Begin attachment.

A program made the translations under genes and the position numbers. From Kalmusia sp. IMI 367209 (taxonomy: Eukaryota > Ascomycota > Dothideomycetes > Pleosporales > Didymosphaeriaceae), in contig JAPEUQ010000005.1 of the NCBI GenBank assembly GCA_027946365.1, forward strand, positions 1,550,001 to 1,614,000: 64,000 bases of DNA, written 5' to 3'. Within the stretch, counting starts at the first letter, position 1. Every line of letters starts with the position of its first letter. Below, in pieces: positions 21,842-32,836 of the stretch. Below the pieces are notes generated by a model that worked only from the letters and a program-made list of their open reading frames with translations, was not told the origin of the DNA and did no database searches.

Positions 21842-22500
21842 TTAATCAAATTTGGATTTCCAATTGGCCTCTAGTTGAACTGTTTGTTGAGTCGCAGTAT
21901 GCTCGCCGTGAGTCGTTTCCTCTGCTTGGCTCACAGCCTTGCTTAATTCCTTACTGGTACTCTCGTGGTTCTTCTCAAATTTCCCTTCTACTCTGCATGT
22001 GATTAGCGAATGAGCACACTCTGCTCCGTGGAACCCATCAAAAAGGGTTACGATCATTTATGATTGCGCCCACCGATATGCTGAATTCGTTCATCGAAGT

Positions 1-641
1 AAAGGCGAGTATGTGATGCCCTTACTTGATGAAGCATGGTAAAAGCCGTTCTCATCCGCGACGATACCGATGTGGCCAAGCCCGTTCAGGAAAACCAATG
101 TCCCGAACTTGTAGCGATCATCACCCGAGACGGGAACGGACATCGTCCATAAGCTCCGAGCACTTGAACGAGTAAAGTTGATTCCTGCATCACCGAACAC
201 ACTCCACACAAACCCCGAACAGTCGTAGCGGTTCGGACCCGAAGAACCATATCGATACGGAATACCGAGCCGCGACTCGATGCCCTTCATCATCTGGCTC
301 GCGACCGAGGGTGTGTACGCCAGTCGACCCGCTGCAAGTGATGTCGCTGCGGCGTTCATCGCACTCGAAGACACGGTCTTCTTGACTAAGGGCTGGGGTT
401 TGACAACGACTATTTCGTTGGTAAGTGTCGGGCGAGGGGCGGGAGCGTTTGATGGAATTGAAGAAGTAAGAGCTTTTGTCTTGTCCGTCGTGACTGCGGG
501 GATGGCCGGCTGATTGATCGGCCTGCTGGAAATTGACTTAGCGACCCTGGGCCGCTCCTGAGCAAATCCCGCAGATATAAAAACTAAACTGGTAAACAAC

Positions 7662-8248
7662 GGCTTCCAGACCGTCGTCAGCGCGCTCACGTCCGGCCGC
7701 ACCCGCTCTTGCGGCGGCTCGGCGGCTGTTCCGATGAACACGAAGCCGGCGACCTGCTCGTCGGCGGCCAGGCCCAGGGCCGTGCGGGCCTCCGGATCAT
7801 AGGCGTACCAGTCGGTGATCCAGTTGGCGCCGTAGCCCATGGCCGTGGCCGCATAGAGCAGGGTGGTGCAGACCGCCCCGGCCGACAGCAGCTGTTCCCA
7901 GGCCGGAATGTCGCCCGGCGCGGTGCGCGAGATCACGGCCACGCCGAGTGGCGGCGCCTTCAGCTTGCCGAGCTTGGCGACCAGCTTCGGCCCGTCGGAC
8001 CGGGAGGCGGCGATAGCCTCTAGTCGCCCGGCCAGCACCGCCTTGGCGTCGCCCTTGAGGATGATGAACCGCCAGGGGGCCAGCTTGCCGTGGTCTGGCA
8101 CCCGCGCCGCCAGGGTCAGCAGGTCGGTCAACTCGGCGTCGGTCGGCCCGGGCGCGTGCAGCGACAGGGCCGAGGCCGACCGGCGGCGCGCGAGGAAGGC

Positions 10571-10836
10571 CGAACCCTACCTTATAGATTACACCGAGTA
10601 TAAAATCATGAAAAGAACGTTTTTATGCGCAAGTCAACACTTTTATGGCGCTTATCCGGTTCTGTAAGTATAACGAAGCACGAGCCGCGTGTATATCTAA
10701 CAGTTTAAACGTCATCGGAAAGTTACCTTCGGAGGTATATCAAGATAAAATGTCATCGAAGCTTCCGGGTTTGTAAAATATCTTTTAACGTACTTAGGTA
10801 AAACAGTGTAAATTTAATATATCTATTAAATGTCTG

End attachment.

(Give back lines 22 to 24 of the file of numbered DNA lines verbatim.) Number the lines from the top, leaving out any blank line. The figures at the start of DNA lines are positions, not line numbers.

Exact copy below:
10601 TAAAATCATGAAAAGAACGTTTTTATGCGCAAGTCAACACTTTTATGGCGCTTATCCGGTTCTGTAAGTATAACGAAGCACGAGCCGCGTGTATATCTAA
10701 CAGTTTAAACGTCATCGGAAAGTTACCTTCGGAGGTATATCAAGATAAAATGTCATCGAAGCTTCCGGGTTTGTAAAATATCTTTTAACGTACTTAGGTA
10801 AAACAGTGTAAATTTAATATATCTATTAAATGTCTG